This amendment would add the National Assembly for Wales to the list of bodies in clause 71. The other amendment would do the same thing in schedule 9. The list of public bodies includes central Government, local government, Scottish Ministries and the Executive agencies. Scottish Homes is included in schedule 9, as are the Northern Ireland Departments and the Northern Ireland Housing Executive. The only level of Government to be omitted is the National Assembly for Wales. The reasons for that are unclear.
It is true that the Executive of the National Assembly for Wales are not currently a public sector landlord. The National Assembly as a legislature is not a public sector landlord either, so the provisions do not seem directly relevant. However, housing policy is a wholly devolved matter and while it is not currently policy in Wales for the Welsh Assembly to be involved in the direct provision of housing, the policy may change. There may be a change of hue in the Government of the National Assembly for Wales at some point in the not-too-distant future. The National Assembly for Wales could, therefore, under the terms of the devolution settlement, choose to become a public sector landlord by setting up an equivalent organisation to Scottish Homes, as it was, or the Northern Ireland Housing Executive to provide affordable housing in designated areas. Indeed, such are the financial difficulties that many local authorities in Wales face in maintaining their housing stock that Gareth Hughes, the former chief executive of Tai Cymru, Housing for Wales, the former executive agency with responsibility for housing, has suggested transferring the housing stock to Assembly ownership via a national housing corporation. If the National Assembly for Wales is not included in the clause, then stock transfer, or right-to-buy schemes in the case of Assembly-owned housing, would be at a tax disadvantage. The Development Board for Rural Wales was a public sector landlord prior to its incorporation in the Welsh Development Agency, so there are precedents.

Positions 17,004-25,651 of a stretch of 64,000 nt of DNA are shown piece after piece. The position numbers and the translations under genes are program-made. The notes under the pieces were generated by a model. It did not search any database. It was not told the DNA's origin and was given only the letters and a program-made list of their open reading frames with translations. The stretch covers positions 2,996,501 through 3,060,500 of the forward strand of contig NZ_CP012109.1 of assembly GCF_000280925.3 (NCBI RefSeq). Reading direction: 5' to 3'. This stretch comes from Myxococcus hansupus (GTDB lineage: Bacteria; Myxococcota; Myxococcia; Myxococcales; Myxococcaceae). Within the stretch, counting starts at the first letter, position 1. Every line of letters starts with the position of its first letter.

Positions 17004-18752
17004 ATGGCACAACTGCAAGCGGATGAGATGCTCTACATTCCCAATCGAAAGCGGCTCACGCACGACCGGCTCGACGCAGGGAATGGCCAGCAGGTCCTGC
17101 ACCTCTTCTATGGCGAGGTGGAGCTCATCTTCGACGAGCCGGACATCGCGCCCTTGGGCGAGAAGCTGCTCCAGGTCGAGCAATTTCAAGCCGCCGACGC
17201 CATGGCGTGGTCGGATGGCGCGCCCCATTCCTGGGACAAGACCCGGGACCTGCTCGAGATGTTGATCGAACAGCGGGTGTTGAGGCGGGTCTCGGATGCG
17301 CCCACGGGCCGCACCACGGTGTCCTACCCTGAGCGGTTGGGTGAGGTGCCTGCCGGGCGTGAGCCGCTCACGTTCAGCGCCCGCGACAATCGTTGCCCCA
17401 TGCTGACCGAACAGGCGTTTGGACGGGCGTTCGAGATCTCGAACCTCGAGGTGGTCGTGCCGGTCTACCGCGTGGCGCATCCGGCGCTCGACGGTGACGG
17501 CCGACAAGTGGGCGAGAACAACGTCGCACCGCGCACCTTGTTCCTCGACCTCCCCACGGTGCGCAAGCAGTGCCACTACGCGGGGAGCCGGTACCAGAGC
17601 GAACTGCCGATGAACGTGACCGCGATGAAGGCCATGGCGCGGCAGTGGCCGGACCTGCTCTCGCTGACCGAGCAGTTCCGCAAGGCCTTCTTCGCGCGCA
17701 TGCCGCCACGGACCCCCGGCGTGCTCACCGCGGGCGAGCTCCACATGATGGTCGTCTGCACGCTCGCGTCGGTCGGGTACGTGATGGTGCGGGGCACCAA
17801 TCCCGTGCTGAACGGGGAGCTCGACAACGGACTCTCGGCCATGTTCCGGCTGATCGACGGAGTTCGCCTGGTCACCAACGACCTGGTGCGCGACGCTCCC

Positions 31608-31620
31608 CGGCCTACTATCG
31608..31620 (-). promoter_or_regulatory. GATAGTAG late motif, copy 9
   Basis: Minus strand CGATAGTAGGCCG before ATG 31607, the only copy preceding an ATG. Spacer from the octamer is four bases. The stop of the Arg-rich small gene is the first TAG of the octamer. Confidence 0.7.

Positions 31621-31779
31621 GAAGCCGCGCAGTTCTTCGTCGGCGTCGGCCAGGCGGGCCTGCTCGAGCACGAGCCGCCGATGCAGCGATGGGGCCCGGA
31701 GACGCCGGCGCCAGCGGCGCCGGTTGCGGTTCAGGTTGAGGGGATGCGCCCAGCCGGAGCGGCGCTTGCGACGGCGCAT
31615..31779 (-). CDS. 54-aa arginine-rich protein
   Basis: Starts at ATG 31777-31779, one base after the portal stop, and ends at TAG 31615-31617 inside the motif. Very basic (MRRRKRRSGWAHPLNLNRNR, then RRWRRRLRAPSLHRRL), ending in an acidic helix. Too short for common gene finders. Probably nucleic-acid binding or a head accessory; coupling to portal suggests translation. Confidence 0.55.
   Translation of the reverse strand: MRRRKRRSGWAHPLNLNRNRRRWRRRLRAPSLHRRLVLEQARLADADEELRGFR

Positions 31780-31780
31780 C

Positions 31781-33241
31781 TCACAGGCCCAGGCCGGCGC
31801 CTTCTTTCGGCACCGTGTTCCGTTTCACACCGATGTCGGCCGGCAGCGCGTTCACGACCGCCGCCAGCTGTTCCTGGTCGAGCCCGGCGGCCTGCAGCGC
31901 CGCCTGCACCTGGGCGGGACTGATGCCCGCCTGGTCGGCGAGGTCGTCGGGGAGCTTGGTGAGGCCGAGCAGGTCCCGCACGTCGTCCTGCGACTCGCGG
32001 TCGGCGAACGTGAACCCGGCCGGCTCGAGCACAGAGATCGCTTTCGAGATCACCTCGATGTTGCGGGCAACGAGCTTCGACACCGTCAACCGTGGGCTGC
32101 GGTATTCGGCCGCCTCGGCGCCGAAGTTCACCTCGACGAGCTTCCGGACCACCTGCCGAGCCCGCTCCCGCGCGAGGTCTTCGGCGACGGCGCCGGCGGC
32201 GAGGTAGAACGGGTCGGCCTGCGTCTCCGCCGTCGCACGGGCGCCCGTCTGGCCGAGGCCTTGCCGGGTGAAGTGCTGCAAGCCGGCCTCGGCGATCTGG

I respectfully ask the Government, in the spirit of devolution, to include in the clause their esteemed colleagues in the National Assembly. I should point out that Scottish Homes, which is mentioned in clause 129, no longer exists. It was wound up in 2001 and has been superseded by a new body, Communities Scotland. That reference will therefore need to be changed on Report. I am developing a bit of a reputation for this kind of thing.
I am grateful to the hon. Gentleman for pointing out that that organisation is now defunct and that we need to amend the reference for Report. That will certainly be done.
Clause 71 provides an exemption from stamp duty land tax for a range of transactions where the purchaser is a registered social landlord. Amendments Nos. 280 and 281 would add the National Assembly for Wales to the list of prescribed qualifying bodies that may be the vendor in a transaction and the list of relevant public sector bodies that may arrange right-to-buy transactions under paragraph 1.
Paragraph 1 reflects the current stamp duty provisions by granting relief from stamp duty land tax for the transfer of property to a registered social landlord. It sets out a list of qualifying bodies that may be the vendor in such transactions, including various social housing providers such as other registered social landlords and local councils. The amendment would add the National Assembly of Wales to that list of qualifying bodies. However, we have consulted the Assembly's housing directorate, which has informed us that the amendment is not necessary, and I am not minded to go behind its judgment. In the spirit of devolution, it would not be appropriate for me to do so. I am unlikely, I fear, to succumb to the hon. Gentleman's temptations, particularly—I hesitate to draw this to his attention, but feel bound to do so—as one must reflect on the Welsh electorate's verdict at the last Assembly elections.
Amendment No. 281 relates to the same principle. I understand where the hon. Gentleman is coming from, but I cannot accept his argument. We are asked to add the National Assembly of Wales to the list of various social housing providers, such as registered social landlords and local councils. However, the National Assembly does not own any properties that could be disposed of under the right to buy, nor has it drawn to our attention any intention on its part to become a social landlord. An amendment of this nature would therefore be unnecessary. While thanking the hon. Gentleman for this interesting, though mercifully short, debate, I urge the Committee to reject the amendments.